On a final note I would like to congratulate son Sam and his team mates who are now the junior Welsh tug-of-war champions. They will travel to Ireland in September to represent Wales in the world championships. Good luck lads!

The evenings are getting darker…..

Just when we’re getting into the swing of the summer holidays, there’s an autumnal feel and I’m back at work (college that is, not my work as an unpaid farmhand) next week. Where did the time go?

Haymaking is now complete and what fantastic weather we had for it during June and July. Combining is almost complete so we’re hoping the weather will be kind for another week.

Bales

Our polytunnel is finally planted (better late than never) and we are hoping to have a fully home produced Christmas lunch as our turkey poults are growing well. Terrier Gyp has taken a shine to this one!

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Our very free range piglets are running around the farm, causing mischief but currently getting away with it as they look so cute!

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We had our first stag party on the farm which was great fun although my risk assessments were in overdrive combining cider and shearing. More “fun” group booking requests are now coming in. If you fancy a party with a difference, please don’t hesitate to get in touch (cider compulsary).

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Our first Family course was a great success with students of all ages discovering how food is produced, tracking wildlife and enjoying home produced sausages cooked on an open fire, washed down with real lemonade. Children planted seeds to take home and nurture whilst the parent took some home produced cider home to sample, For medicinal purposes of course (part of your 5 a day)! River dipping, estimating ages of trees, poo identification…. there’s so much to do outside, you just need to know where to look.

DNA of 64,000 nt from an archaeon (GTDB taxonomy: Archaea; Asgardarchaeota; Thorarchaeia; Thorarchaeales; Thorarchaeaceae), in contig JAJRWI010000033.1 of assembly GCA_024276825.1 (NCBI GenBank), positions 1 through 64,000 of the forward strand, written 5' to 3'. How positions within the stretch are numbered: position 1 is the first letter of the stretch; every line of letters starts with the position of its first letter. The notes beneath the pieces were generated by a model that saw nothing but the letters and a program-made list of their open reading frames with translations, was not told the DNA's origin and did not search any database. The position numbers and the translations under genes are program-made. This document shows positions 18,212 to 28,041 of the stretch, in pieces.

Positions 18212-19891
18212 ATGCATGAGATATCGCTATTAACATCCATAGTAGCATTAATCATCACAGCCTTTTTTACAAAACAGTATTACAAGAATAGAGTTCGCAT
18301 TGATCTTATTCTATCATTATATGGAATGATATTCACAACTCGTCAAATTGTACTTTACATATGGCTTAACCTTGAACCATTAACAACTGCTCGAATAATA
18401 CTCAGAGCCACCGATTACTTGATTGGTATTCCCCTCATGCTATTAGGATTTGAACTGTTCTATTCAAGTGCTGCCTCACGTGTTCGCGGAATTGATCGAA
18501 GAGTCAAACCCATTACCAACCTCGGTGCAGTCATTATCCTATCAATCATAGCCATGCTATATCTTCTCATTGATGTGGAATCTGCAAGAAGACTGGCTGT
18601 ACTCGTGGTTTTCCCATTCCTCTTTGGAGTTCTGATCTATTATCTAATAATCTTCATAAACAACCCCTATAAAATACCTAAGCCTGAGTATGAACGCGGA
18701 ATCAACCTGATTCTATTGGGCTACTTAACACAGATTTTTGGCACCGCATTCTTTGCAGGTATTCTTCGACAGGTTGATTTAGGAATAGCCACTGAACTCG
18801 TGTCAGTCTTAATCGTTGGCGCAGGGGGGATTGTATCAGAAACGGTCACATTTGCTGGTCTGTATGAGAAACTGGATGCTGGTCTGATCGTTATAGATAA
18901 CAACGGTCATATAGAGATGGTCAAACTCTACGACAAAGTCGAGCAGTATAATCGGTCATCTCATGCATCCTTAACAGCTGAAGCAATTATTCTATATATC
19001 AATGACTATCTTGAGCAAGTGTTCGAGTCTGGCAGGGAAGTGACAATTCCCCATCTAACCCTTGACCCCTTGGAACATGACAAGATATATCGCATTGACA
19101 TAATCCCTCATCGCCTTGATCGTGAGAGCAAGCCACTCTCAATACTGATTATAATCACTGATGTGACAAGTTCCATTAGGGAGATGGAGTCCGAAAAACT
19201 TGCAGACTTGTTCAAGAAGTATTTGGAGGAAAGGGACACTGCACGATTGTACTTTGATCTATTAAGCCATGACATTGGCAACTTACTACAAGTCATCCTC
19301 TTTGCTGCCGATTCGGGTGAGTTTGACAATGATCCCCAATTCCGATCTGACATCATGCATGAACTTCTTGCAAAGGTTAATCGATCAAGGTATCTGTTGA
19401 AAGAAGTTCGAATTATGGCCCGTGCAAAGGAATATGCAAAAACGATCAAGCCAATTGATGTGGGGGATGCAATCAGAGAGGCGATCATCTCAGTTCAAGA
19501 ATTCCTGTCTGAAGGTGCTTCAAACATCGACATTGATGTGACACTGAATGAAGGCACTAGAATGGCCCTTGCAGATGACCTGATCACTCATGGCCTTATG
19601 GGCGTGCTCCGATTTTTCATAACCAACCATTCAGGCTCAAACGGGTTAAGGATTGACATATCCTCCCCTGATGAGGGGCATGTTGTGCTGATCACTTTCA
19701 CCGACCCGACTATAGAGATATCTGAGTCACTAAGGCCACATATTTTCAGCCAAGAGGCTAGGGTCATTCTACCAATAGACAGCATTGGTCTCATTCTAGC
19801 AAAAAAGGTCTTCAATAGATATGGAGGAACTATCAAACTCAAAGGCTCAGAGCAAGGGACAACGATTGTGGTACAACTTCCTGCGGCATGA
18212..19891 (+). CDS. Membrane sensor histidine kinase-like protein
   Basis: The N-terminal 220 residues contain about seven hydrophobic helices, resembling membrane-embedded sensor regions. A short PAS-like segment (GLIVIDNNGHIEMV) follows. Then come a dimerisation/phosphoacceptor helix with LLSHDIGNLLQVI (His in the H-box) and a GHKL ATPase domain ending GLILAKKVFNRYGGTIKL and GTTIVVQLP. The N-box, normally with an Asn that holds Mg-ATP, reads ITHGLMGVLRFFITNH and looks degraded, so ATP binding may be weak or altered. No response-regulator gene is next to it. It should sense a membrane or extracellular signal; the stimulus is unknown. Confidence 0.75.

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This is a great time of year with shows, large and small, across the UK and beyond showcasing the best of farming and our beautiful countryside. We will be at Monmouthshire Show on August 28th with the Kate’s Country School stand. Please come and say hello and have a go at our famous “Guess the Poo” competition. Don’t knock it until you try it!

Kate x

Busy month of May

We have finally finished what I can only describe as our most challenging lambing season to date. Congratulations to all our new lambing graduates, all ewes and lambs are now outside enjoying the sunshine.

Lovely blue sky.

Lovely blue sky.

Our 30 Fresian x British Blue calves have just been weaned. They were bucket reared so will become friendly, easy to handle cows. 52 of our 2011 bucket reared calves were sold at market this week, following a clear, pre-movement TB test. More calves are arriving soon.

Mabel the chicken training the calves.

Mabel the chicken training the calves.

Lambing may have finished but with sheep there’s always something to do as our students found out last week on the Sheep Husbandry course. Working well as a team and so confident in performing stock tasks by the end of the day, we left them to it! Well done all.

Hard working students.

Hard working students.

They also sorted the first of our spring lambs ready for market. These were sold the following week at Abergavenny Livestock Market. Hard to believe that there will be a supermarket standing here next year.

Abergavenny Livestock Market

Abergavenny Livestock Market

It will soon be shearing season, essential to prevent fly-strike during the hot weather. Details of our Shearing courses can be found here.

Coppicing and fencing of the river has now been completed. We were extremely happy to see one of our otters with two of last year’s cubs. Not only can you see them here but if you turn the sound up you can hear them communicating.

Thanks to the change in the weather, we have managed to plant 20 acres of spring barley and 20 acres of spring oats for animal feed and straw next winter and also sown 10 acres of grass seed. With farming, you’re always planning ahead. Here’s hoping that the weather is going remain kind.